You must obtain our permission in writing before you keep any pet in your property. We will always give our permission when a resident needs an assistance, guide or hearing dog.
Leaseholders are not allowed to keep pets except for assistance, guide or hearing dogs.
You must apply for a pet in writing. You can do so by:
What pets are allowed?
Permission may be granted for domestic pets such as cats, dogs, fish, rabbits, guinea pigs, hamsters/gerbils, caged birds and reptiles.
Permission may not be granted if you have a history of animal nuisance or if the property is not suitable for the animal, such as a large dog in a small flat.
Under the Dangerous Dogs Act 1991 you are not permitted to keep the following types of dog, unless a Certificate of Exemption has been obtained: Pit Bull Terrier, Japanese Tosa, Dogo Argentino or Fila Brasileiro.
Animals are not allowed to be kept for breeding purposes.
You are not allowed to keep livestock, wild animals or endangered species under any circumstances.
Keeping a pet without permission
If you keep a pet in breach of your tenancy agreement, a neighbourhood officer will request that you re-house the pet within 10 working days. If after 10 days no action has been taken to re-house your pet, we will take further action against you.
If you have permission to keep your pet but it is causing a nuisance, you will be warned to control its behaviour. In cases of persistent nuisance you will be asked to re-house your pet. Nuisance complaints will be responded to within 10 working days.
To make sure your pet is happy and healthy you must make sure your pet:
- Has a proper diet and plenty of fresh water
- Has somewhere suitable to live, with enough space for all the animals if you have more than one pet
- Is kept with, or away from other animals, depending on its needs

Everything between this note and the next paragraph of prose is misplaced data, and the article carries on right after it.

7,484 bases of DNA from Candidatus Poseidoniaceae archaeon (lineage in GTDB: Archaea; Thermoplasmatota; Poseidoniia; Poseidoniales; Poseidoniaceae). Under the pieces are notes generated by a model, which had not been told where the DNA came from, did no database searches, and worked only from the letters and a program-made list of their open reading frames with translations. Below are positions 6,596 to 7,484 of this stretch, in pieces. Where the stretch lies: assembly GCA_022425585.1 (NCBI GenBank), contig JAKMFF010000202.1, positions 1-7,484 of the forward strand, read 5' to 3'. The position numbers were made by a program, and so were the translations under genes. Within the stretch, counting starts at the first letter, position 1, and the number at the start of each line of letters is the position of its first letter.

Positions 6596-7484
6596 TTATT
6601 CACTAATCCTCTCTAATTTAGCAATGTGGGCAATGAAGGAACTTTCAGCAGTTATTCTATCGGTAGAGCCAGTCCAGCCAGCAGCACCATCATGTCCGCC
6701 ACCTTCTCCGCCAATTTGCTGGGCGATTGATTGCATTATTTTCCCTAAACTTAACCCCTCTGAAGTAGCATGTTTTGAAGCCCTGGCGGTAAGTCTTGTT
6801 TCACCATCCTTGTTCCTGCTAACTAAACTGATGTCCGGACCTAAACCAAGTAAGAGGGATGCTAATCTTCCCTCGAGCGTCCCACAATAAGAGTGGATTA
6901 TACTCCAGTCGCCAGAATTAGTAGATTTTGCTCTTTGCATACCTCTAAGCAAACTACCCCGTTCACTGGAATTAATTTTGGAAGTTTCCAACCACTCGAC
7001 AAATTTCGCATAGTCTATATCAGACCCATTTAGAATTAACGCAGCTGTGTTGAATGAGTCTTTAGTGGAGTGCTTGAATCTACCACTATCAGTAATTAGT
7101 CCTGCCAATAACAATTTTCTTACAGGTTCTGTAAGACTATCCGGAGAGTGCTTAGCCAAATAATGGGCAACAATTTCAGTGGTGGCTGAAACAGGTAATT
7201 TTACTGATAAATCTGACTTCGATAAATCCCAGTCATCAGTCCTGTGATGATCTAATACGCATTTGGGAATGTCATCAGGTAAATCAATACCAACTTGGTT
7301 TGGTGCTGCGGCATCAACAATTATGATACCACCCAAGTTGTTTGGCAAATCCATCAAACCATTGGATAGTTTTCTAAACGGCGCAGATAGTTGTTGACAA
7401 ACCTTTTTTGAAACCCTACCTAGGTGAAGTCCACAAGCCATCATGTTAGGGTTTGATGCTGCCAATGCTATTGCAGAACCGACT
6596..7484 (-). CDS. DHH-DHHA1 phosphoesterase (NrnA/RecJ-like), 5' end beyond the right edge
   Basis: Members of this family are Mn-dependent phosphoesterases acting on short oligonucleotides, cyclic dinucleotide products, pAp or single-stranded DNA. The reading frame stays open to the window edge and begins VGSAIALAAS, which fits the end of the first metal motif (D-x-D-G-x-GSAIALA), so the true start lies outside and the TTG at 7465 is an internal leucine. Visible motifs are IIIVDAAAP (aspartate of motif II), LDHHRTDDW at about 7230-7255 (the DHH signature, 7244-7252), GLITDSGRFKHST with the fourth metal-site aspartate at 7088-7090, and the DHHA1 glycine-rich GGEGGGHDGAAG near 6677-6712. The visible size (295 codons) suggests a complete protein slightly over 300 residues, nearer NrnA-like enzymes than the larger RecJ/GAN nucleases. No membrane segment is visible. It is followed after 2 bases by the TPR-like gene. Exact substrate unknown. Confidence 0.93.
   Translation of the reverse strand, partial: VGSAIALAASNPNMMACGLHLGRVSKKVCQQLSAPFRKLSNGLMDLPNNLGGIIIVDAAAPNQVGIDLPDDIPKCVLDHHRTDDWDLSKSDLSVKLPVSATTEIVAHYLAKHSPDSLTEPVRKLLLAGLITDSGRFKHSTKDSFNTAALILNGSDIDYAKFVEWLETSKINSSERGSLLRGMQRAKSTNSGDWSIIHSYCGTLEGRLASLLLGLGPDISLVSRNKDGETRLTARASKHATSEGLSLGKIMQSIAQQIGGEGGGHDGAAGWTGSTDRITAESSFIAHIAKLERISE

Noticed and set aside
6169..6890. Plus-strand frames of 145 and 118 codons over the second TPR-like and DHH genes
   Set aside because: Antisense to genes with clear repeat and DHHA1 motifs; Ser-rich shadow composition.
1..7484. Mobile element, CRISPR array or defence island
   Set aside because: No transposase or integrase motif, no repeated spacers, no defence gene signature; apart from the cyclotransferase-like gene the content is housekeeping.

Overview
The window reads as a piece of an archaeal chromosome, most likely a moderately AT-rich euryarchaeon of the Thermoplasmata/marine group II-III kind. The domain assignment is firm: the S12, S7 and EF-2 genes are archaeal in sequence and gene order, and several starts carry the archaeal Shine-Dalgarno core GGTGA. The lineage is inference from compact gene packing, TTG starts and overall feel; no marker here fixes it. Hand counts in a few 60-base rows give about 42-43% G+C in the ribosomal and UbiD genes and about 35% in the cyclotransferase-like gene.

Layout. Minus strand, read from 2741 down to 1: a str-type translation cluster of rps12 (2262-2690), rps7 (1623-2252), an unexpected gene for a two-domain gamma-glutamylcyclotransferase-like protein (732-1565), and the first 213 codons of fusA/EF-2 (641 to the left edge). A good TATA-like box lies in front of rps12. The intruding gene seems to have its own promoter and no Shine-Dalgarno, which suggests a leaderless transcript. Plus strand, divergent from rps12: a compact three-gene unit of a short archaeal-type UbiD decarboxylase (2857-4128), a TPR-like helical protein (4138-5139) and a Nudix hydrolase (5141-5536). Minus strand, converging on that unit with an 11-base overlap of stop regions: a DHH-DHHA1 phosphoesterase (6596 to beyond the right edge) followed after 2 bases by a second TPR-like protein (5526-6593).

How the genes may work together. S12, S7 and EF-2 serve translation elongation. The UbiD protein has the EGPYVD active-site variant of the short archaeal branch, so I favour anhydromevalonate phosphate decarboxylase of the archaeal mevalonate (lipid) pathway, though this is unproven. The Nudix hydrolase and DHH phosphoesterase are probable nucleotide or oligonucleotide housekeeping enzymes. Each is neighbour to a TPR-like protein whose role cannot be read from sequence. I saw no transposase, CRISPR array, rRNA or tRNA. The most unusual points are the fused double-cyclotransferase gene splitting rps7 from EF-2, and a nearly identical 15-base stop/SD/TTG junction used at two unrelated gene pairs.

- Is allowed to express itself or behave normally
- Is protected from pain, suffering, injury or disease
If you witness animal abuse you can report it to the RSPCA confidentially on 0300 1234 999 or on the RSPCA website.
Dog owner responsibilities
By law when in public dogs must wear a collar with the name and address including postcode of its owner. It is helpful to include your phone number as well. From 6 April 2016 all dogs must be microchipped by law. This will help you to be reunited with your dog if it becomes lost. Microchipping is only effective if your details are up to date, so notify the database you are registered with if you move house or change your phone number.
You must make sure that your animal is kept in proper care and control. It must not cause a nuisance to other residents. Dogs may bark for several reasons including boredom, excitement, fear, frustration, loneliness or because they are being territorial. Persistent barking can often be solved by training or neutering the animal. You can also help your dog to stop barking by not leaving them shut indoors for too long.
You must make sure your animal does not foul in public or communal areas, or damage property. If an animal is kept in unsuitable conditions or are not cared for properly, this can be a potential health hazard. This includes, for example, pets fouling inside a property or too many pets inside a property.
If dogs foul in communal areas this is unpleasant for other residents and can be a potential health haphazard.
You must not use your pet to threaten or intimidate other residents, visitors or our staff. You must also not allow your pet to intimidate or attack other animals. You must also not use allow your pet to damage property.
Letting your pet injure an assistance dog is a criminal offence. To ensure the safety of others you must keep your dog on a lead at all times in communal areas and must not let them into children’s play areas.
If you see a stray dog, they could belong to another tenant and been allowed to roam unattended or they may be genuine strays. If you know who the owner is, contact them.
If you do not know who the owner is you can report a stray dog online.